A native of North Carolina, Tommy Hinson attended Furman University, where he met his wife and best friend, Laura. Tommy received an M.Div. and an M.A. in counseling from Gordon-Conwell Theological Seminary in South Hamilton, Massachusetts. He and Laura have two sons, Riley and Maddox, and a dog named Jasper. He is pastor at Church of the Advent in Washington, D.C.
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Our War on Christmas
Every year, a chorus of Christians join together to bemoan the “War on Christmas,” lambasting their enemies for taking Christ out of Christmas, and yearning for the days when everyone remembered the reason for the season.
But have we all forgotten? There has always been a war on Christmas. In fact, conflict lies at the very heart of Christmas. To those who say that Christmas is all about peace on earth, a quick look at the second chapter of Matthew and the largely overlooked story of King Herod reminds us that this peace comes at a price. For it is the kind of peace that can only come through conflict. Before caroling, there was weeping in Ramah.
It’s no surprise that most Christmas pageants leave out the Herod story. King Herod jealously guarded his power, killing anyone who got in his way. When he learns of Jesus’ birth, he declares the first war on Christmas. Herod doesn’t just want to kill Jesus. He wants to destroy him, taking Christ out of Christmas once and for all. When his efforts are thwarted, he resorts to genocide to ensure Jesus’ demise, murdering every male infant in Bethlehem. This, for Herod, is a bargain to rival any department store sale: The lives of Bethlehem’s youngest? A mere pittance for unrivaled power.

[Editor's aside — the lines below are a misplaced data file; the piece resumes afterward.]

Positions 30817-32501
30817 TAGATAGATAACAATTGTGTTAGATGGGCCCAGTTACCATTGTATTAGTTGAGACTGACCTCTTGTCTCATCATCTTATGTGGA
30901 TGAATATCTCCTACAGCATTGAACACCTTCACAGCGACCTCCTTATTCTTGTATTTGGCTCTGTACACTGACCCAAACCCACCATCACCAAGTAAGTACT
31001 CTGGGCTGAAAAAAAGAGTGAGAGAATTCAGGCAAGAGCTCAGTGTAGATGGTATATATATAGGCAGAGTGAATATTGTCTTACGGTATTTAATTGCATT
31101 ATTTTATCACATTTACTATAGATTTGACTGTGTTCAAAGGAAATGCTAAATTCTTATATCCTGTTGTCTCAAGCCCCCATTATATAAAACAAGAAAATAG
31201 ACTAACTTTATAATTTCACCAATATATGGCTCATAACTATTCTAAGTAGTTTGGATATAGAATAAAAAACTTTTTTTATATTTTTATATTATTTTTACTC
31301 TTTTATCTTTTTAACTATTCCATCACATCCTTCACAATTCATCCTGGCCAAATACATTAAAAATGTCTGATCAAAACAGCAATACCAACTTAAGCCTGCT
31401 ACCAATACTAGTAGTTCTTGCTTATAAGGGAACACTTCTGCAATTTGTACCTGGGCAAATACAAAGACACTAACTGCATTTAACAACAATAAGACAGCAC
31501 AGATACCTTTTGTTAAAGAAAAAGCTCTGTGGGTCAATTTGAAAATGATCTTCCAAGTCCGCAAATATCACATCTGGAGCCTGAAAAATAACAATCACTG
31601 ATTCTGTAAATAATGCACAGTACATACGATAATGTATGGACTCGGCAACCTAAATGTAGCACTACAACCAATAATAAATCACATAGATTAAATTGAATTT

In other words, Herod gets it. Herod, more than anyone else in the story so far, sees this poor, refugee child for who he really is — a rival king.